3D Printed Case (Modular!) for your DIY Project

Every time I build a DIY project I stumble upon the need to encase it. There is plenty available 3D Printed Case designs online but none truly met my needs for simplicity and modularity. This pushed me to design the case tailored exactly to my needs.

Business requirements

We need the project’s casing to:

  • enclose all the circuit parts
  • be easily extended with additional sensors, motors, and functionalities
  • be easy to modify
  • be easy to disassemble all the parts
  • limit the need for soldering and gluing
  • be 3D printed without support and bridges
  • be KISS (Keep It Simple, Stupid)

3D Printed Case’s body

First, let’s define some variables used to describe the 3D printed case’s size and properties.

$fn = 100; // resolution
clearance=0.25; //clearances for 3D printing to make parts easily fit where needed
width = 68.6+3; //width of the case(X)
depth = 53.3+3; //depth of the case (Y)
depthSpace = 5; //little space on both sides of the case to store loose wires and make it easier to fit components
height = 35; //height of the case (Z)
indentHeight = 2; // tells us how far the cover overlaps the case
wallWidth = 3; // wall width

Next, let’s build the box using variables we just defined.

//build a box
linear_extrude(height, convexity = 10) {
          offset(r = wallWidth)
          square([width, depth + (2 * depthSpace)], true);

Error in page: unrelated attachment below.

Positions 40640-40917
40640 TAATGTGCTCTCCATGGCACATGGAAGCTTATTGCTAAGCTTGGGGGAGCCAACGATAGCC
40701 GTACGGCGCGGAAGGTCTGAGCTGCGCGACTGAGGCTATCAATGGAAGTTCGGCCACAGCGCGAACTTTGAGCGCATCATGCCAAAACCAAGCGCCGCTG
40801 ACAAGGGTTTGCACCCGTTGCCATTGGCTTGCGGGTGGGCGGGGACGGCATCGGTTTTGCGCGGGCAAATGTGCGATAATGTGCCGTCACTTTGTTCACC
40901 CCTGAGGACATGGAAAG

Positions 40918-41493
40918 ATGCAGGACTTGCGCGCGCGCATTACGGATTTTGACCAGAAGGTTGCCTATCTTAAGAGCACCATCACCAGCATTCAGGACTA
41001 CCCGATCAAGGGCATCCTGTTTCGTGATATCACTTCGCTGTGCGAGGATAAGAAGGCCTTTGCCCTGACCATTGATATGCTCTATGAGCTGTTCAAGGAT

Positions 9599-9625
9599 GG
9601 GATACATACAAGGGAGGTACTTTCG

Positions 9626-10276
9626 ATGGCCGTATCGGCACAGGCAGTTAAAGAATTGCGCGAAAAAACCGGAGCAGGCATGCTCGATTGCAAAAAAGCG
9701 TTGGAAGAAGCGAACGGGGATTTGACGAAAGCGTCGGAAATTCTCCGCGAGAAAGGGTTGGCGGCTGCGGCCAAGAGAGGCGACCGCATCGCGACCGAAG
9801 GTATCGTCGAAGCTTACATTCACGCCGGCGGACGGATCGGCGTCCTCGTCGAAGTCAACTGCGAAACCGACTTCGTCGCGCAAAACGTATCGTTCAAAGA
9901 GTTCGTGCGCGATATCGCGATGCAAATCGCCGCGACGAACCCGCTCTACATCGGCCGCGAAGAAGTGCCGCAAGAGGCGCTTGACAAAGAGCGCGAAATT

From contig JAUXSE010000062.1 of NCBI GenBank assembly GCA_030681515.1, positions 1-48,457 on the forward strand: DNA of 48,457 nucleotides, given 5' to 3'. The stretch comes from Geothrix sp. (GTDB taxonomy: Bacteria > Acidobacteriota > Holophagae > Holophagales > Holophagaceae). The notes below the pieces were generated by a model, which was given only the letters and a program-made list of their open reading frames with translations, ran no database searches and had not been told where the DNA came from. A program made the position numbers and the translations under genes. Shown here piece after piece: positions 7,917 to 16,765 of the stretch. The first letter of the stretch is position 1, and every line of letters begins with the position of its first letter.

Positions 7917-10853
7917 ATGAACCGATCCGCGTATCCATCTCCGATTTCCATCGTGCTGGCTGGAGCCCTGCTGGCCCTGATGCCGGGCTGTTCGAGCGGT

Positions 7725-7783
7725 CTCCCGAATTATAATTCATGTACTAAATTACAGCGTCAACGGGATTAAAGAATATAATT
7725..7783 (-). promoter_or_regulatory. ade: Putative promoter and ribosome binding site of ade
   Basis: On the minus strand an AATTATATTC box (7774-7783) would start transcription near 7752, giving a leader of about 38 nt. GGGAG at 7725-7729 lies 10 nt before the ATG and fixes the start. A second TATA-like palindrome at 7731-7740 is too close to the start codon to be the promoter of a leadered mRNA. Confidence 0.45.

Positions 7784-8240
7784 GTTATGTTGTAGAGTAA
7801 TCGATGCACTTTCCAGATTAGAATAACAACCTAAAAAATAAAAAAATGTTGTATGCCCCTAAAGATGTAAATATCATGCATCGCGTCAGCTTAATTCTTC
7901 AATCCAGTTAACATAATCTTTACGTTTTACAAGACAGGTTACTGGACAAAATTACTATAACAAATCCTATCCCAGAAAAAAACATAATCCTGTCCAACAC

};
}

case_box

Now we can cut the working space, where we can place our Arduino, Raspberry Pi or any other components. Measurements used here should match Arduino Uno.

 difference() {
        //build a box
        [...]
        // cut a working area space
        translate([0, 0, wallWidth]) linear_extrude(height, convexity = 10) square([width, depth], true);
}

case_box_cut_work_area

We can now cut some space for excess wires. We will keep the pillars which should make our case more sturdy.

difference() {
        //build a box
        [...]
        // cut a working area space
        [...]
        // cut a space on the sides of the working area
        // can be used to hold an excess wires
        for (i = [-1, 1])
          translate([0, i * (depth / 2 + depthSpace / 2), wallWidth]) linear_extrude(height, convexity = 10) square([width - 2 * depthSpace, depthSpace], true);
}

case_box_cut_free_space

Cut the screw holes in the pillars. We will use those to screw the body and a cover together.

 difference() {
    //build a box
    [...]
    // cut a working area space
    [...]
    // cut a space on the sides of the working area
    // can be used to hold an excess wires
    [...]
    // add the screw holes
    for (i = [
        [-1, 1],
        [1, -1],
        [-1, -1],
        [1, 1]
      ])
      translate([i[0] * (width / 2 - depthSpace / 2), i[1] * (depth / 2 + depthSpace / 2), height - 4 / 5 * height]) linear_extrude(4 / 5 * height, convexity = 10) circle(d = 2.5);
 }

case_box_cut_screw_holes

Next step is to cut the indent in which the cover will slide in.

 difference() {
    //build a box
    [...]
    // cut a working area space
    [...]
    // cut a space on the sides of the working area
    // can be used to hold an excess wires
    [...]
    // add a screw hole
    [...]
    // cut an indent at the upper edge of the box
    color("green") translate([0, 0, height - indentHeight])
    linear_extrude(indentHeight, convexity = 10) difference() {
      offset(r = wallWidth) square([width, depth + 2 * depthSpace], center = true);
      square([width + wallWidth, depth + 2 * depthSpace + wallWidth], center = true);
    }
}

case_box_cut_indent

Connector